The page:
Rapid urbanisation, severe climate change, increased customer demands, and emerging digital technologies will all affect the water industry in the future years. Businesses will face a complicated set of issues as a result of these changes, which may be worth addressing in order to stay competitive in the sector.
Our water business faces a number of difficulties, including population expansion in metropolitan areas, climate change, water supply risk, and ageing infrastructure. In the face of rising demand, the business must also evaluate, how it will address energy costs, emergency response actions, environmental risk, regulatory change, infrastructure security, and community relations.
Improving the maintenance of water and wastewater infrastructure, as well as the reliability of monitoring and control systems, is critical to tackling these issues, providing a stable and reliable water supply in the future will necessitate new technologies and systems capable of real-time monitoring of water resources. The Internet of Things (IoT), which refers to the growing number of internet-connected items in our society, lies at the heart of this new capability.
Is it possible to turn such obstacles into opportunities for enterprises, customers, and the environment?
Yes, we believe so.
What are the Factor Impact on Water Industry in Future
We've identified five major things that are likely to have an influence on the water industry during the next years.
1-Obsolete infrastructure and asset maintenance:In order to be operational, utilities must replace aged equipment and software systems on a regular basis. Control and monitoring systems, which provide vital alarms, operator control of processes and water assets, as well as data collecting and historian capability, are not exempt.The availability and uptime of certain systems and equipment decreases as they age, and more maintenance may be required. This wastes significant resources on planned and unforeseen downtime, as well as chores such as driving out to maintenance sites.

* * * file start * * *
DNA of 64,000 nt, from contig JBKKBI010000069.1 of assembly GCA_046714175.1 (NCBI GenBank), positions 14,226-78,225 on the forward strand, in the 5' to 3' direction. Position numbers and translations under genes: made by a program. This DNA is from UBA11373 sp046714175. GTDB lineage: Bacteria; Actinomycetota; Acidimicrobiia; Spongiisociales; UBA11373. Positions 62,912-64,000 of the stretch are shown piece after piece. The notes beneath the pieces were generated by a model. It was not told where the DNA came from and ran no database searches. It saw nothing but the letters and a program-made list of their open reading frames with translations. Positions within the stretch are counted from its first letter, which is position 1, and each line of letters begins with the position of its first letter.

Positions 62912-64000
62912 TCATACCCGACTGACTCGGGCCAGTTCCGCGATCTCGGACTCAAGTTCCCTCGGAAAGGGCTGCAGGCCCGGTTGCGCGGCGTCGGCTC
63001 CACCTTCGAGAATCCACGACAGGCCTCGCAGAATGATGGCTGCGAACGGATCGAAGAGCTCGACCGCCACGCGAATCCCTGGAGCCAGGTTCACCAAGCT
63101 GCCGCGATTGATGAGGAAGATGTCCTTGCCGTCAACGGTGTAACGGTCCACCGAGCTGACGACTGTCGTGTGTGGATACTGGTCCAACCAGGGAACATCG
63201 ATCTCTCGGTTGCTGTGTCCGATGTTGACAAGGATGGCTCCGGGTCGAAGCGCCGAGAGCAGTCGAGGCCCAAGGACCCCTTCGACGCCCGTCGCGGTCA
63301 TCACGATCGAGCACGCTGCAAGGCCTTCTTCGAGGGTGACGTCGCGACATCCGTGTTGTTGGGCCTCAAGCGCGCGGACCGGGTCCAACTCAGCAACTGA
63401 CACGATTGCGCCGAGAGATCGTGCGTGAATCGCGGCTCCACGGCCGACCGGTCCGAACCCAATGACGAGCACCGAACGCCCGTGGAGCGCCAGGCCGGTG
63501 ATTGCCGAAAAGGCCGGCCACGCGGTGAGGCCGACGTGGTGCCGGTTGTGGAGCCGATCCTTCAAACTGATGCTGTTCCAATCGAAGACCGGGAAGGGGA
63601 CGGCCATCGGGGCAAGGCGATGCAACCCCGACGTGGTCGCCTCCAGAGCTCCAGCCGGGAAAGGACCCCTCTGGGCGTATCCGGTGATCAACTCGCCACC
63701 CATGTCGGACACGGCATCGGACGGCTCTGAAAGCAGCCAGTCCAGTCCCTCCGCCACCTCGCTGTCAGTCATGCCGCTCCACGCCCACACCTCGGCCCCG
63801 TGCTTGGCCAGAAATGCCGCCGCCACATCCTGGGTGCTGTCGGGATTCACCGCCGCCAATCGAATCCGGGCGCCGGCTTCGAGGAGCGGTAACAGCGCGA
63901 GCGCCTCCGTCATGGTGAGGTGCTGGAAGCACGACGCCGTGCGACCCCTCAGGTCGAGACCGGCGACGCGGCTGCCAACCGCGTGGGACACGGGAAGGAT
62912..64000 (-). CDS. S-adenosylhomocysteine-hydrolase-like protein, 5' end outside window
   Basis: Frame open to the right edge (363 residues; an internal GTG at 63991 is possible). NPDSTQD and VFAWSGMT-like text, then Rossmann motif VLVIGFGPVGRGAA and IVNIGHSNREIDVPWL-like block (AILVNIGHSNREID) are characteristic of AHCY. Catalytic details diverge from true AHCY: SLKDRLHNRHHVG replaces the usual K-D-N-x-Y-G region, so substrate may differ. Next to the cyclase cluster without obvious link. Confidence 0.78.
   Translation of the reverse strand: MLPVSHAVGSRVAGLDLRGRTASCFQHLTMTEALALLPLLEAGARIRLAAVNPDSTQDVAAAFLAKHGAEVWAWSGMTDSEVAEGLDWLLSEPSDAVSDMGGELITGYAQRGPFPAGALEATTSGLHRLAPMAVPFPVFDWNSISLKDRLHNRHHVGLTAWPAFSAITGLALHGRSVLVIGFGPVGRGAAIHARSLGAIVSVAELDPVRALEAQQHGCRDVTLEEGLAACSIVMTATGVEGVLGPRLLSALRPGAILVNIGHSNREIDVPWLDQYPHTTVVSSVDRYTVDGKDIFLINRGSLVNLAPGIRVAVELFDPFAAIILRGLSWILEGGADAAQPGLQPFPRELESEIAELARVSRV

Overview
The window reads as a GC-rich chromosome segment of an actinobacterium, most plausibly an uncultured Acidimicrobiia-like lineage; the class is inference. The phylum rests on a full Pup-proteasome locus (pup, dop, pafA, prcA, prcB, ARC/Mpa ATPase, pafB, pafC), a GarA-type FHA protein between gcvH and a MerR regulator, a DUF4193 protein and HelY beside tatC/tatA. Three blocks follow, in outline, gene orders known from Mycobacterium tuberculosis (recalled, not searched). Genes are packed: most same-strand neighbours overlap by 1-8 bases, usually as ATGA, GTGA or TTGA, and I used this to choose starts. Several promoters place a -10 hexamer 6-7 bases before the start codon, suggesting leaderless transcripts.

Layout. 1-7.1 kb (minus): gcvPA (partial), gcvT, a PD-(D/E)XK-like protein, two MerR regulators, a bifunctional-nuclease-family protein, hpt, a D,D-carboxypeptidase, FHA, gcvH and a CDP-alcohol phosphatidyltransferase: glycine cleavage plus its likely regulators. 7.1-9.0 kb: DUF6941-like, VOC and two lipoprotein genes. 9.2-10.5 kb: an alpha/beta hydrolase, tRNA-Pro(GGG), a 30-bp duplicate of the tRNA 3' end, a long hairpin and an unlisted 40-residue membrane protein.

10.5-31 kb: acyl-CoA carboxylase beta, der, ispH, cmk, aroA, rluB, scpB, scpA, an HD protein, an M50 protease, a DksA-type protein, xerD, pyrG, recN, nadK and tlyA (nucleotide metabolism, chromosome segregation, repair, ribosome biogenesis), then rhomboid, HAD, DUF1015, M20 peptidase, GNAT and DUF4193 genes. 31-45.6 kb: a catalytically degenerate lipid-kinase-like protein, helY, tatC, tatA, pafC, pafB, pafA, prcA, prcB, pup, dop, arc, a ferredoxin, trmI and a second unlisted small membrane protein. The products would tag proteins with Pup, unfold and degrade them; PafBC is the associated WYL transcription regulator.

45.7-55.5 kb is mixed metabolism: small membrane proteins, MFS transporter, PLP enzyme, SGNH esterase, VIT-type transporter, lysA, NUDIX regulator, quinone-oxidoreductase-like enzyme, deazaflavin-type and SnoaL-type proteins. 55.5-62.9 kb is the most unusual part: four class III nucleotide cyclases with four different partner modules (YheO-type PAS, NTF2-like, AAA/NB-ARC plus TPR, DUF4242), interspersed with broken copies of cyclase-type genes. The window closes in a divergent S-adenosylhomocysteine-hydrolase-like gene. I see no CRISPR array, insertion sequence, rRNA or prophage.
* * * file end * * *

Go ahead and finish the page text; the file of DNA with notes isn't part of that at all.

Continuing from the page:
2-Keeping expenditures under control in the face of escalating electricity prices:In recent years, wholesale power rates have risen by 150 percent to 240 percent, which has had an impact on how business is invoiced. Manufacturing, mining, and utilities use more than half of all power consumed by businesses [57 percent]. Because water pumping is such an energy-intensive process, the water industry is particularly vulnerable to fluctuations in energy prices.
3-Urban population growth, as well as rural services, are both on the rise:The first and most visible difficulty of urbanisation is ensuring adequate supplies. The second concern is maintaining water quality and the accompanying environmental risk posed by urban development.Meanwhile,due to depopulation, asset dispersion, and resourcing requirements, services in rural and isolated areas remain expensive. In effect, the industry must accomplish more with less resources.
4-Environment and long-term viability:The water sector faces a number of environmental concerns, including urbanisation, sewer leakage risks, flooding, sustainable energy supply, and climate change.Increased population and urban sprawl, as previously mentioned, can raise the risk of storm water runoff contamination if not properly controlled.
5-An ageing workforce and a skills shortage:The technological advancements will raise the demand for specialised skills in the workforce, such as data analysis and data literacy, network security, and higher-order skills such as creativity, critical thinking, problem-solving, and inter-personal communication.